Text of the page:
In the night I saw a really awesome Flamanco show. Ticket included transportation there and back, the show a tour of the historic area where the flamanco bar was and sangria. I thought it wa a pretty good deal. It was really really intense! It was a lot more rythimic than the one we saw in Salamanca. You could really tell the arabic influence in the sound. I'm very glad I didn't sit in the front row because they got splattered with sweat when the dancers turned. It was just amazing.
Afterwards we got a little tour of the area where the bar was, a historic neiborhood in Granada. It was pretty neat. All the houses were white and had painted pottery and flowers. It was at the top of the mountain and they took us to a spot where we could see a wonderful view of la Alambra all lit up at night. It was amazing, pictures can't capture it.

The next day we went to la Alamabra, which almost needsa post in itself. La Alambra was the last place the Mores were in spain. It is HUGE!. It has a palace, gardens, fountains, ruins, towers. You could spend several days just doing that. IT WAS AMAZING. I can't even describe some of it. There were ruins of where the soilders lived near the walls around it so they could get up and fight at any time, which i guess they needed to do, tho i supposed it didn't really help. We went up into the towers. Magnificant view of the city and the rest of la Alambra. There were lots of Gardens. Flowing water everywhere, like on the floor, you see in the pictures. Our guide said water was very sacred to the mores because where they come from there isn't a lot. IT was beautiful. The palace was like made of rocks it was so cool. There were lots of other places too. The sealings were so decorated, lots of very detailed geometric shapes. Painted tiles. Its one of the most amazing thigns i've ever seen!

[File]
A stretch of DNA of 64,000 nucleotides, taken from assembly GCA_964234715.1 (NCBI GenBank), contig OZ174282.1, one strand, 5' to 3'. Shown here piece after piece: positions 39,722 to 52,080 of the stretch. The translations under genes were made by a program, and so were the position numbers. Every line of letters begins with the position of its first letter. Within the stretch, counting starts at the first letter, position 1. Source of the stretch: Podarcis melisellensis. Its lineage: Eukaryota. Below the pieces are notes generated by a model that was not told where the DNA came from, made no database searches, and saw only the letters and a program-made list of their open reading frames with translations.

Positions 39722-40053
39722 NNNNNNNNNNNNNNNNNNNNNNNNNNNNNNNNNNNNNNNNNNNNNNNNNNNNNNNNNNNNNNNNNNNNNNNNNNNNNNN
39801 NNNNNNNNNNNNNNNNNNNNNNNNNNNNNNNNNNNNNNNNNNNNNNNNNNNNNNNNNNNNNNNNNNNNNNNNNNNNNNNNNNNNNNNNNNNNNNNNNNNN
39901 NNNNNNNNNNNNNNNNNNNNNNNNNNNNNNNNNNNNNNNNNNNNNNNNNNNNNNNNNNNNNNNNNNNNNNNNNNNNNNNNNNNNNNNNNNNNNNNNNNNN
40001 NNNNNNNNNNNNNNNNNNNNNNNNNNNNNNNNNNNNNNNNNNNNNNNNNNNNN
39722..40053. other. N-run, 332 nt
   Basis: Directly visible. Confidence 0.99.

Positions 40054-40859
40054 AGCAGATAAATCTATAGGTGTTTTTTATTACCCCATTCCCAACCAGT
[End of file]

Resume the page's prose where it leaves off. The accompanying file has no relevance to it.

Went on the Excursion to Sevilla and Granada this weekend. Fortunately this time no time was spent stranded in a Portuguese mall. Sevilla was really cool, yet really hot. It was scorching like the first week of classes in Salamanca. Fortunately the Hotel had air conditioning and I got to see something i had not yet seen in Spain, a drinking fountain, it was exciting. We got to go up into the top of the Cathedral, which was really cool. We could see the bells, and an amazing view of the city. The cathedral itself was neat, i personally liked the Salamanca one better in general. The cool part of this one was outside, it was built on the ruin of a moorish mosque. It still had the water channels and fountains, and some moorish stone work which was cool.

But this one had the tomb of Christopher Columbus which was really neat to see. Other places claim to have columbus, but his son is for sure in this one which is evidence to me that this is the real one. Im not sure if its morbit to take a picture of a tomb, but I don't think columbus would really mind. Plus they had actual relics at this church (relics being body parts of saints). I'm Catholic but something about body parts kinda freaks me out. Well it made me feel less morbid about photographing Columbus' apparant tomb.
After the tour we went off on our own and found the plaza de Espana which was really cool. We found some gardens we liked. Afterwards we were so hot, so we sat at a place with air and got smoothies, good decision. in the morning we checked out one of the palaces, i don't remember the name i'll look it up and edit it later. It was really cool

Thursday, July 15, 2010

I wish i knew some portuguese